The Xbox One controller will work on the upcoming Xbox Series X console. However, Microsoft did not give other details on this subject. We know this information for more than half a year, but now have new on the mechanics used. How is the forward compatibility work between the Xbox One controller and the Xbox Series X? Let’s find out.
The news comes from The Verge’s Tom Warren. Thanks to him, we now get to understand how this thing works. In his Tweet, he talks about the Dynamic Latency Input (DLI), which is due for 2021. The tech is related to a system that allows communication between the current Xbox One controller and the upcoming Microsoft console. If you are wondering how exactly, the answer is a firmware update.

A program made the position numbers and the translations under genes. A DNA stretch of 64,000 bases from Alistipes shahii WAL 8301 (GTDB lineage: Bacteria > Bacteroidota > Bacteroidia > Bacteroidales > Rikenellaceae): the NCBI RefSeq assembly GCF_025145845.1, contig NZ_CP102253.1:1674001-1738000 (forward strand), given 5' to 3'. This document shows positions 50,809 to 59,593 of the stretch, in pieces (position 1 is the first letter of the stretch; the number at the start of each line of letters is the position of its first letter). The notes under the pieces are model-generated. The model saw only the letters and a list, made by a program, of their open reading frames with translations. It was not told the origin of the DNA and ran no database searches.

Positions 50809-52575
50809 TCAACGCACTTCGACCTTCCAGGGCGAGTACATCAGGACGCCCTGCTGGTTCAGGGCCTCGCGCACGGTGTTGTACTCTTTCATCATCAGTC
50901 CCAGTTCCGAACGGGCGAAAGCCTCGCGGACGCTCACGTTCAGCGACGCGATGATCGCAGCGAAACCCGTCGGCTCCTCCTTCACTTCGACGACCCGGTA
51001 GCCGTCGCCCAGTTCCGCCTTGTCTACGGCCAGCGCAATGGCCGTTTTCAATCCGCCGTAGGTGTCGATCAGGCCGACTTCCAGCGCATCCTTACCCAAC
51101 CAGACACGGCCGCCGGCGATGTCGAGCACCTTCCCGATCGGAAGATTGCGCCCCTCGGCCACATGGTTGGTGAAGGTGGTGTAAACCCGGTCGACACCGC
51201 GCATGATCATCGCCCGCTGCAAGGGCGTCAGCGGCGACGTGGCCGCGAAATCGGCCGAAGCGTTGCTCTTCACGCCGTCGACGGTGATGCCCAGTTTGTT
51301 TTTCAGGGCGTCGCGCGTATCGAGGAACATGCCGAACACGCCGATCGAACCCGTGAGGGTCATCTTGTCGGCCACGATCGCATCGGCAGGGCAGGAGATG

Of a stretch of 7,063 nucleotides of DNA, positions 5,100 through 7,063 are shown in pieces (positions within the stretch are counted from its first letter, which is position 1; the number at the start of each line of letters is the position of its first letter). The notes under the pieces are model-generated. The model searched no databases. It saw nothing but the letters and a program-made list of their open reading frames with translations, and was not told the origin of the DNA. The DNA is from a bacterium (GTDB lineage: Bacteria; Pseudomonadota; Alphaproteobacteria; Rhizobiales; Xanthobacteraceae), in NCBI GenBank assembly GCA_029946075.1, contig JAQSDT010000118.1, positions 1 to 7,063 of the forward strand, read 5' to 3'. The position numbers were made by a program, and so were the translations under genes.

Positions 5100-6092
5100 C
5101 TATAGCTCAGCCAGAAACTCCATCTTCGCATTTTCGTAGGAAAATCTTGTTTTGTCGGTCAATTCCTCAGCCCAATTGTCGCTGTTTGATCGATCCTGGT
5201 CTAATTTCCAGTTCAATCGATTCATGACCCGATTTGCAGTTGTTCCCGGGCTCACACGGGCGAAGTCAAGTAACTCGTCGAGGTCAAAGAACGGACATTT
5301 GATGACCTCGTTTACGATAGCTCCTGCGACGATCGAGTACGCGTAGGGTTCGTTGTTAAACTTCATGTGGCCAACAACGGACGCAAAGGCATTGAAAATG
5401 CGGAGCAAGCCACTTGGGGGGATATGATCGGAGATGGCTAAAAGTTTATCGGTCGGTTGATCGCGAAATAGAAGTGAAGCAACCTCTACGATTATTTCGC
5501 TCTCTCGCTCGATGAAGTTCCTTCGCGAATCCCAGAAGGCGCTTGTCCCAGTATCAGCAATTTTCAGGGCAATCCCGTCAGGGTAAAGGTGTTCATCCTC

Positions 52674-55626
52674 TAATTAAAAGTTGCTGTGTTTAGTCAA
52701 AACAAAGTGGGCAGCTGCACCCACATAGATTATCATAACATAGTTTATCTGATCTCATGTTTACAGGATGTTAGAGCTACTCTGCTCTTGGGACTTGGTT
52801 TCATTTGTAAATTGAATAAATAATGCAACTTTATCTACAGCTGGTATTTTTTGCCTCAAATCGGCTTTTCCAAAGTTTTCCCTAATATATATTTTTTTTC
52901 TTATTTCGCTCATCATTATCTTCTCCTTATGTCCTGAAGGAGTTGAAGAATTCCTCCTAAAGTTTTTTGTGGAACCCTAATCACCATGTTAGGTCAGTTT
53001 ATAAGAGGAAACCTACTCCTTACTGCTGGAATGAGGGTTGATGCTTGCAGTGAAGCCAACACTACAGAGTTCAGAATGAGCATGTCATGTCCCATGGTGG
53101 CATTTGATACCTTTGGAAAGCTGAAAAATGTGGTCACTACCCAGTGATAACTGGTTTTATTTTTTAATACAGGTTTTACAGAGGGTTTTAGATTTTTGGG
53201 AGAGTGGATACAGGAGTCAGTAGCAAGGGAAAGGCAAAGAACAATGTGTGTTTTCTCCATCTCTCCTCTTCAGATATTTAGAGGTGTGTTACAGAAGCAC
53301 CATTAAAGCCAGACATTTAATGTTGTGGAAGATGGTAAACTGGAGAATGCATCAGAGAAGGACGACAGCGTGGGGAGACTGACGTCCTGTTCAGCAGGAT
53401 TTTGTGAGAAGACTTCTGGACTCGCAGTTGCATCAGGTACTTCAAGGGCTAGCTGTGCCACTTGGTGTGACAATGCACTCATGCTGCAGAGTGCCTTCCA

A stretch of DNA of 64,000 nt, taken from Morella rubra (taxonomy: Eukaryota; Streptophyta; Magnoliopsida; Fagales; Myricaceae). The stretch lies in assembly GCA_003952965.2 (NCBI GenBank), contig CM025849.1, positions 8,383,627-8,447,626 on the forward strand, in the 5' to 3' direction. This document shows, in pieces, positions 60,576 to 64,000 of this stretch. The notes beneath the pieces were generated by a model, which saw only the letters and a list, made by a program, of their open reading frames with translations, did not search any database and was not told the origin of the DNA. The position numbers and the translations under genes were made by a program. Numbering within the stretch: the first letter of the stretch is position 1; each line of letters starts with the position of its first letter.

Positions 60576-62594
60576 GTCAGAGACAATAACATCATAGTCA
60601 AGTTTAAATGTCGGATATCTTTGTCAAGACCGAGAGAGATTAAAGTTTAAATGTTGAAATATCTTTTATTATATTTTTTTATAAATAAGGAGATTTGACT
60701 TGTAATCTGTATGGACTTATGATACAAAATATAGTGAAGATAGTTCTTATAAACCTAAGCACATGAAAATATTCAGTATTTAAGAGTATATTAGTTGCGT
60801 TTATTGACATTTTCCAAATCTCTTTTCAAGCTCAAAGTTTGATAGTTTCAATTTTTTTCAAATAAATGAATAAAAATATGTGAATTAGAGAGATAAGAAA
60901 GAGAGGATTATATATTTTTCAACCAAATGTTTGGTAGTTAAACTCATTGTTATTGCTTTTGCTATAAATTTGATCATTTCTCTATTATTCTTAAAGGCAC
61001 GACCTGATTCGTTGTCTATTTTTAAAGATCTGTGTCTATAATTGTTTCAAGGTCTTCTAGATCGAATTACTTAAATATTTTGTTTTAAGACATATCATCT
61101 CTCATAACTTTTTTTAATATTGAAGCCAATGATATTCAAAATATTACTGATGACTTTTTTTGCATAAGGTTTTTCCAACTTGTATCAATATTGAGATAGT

The DLI is a new tech Microsoft uses to cut down on latency in video games.
Microsoft DLI tech
Once the company releases the firmware update on the current controller, it will replace the existing data sampling system. At the moment, the controller detects data sampling at an 8ms speed. However, when the DLI tech rolls out, this factor will change.
“[DLI] now precisely keeps the controller in sync with the game for both analog and digital inputs. The most update-to-date input arrives at the console just before it’s needed by the game. The result: significantly lower controller latency.”
The advantage of the DLI tech is better battery efficiency. Considering both Xbox One and the future Xbox Series X are using AA batteries, it is a big plus.
Sony’s PS5 camp
The PS5 does not feature backward compatibility. That means no connection between the upcoming console and the current DualShock 4 controller. However, I’m sure fans are more disappointed they won’t be able to play older games. Rumors were suggesting PS5 can emulate previous titles, even from the PS1.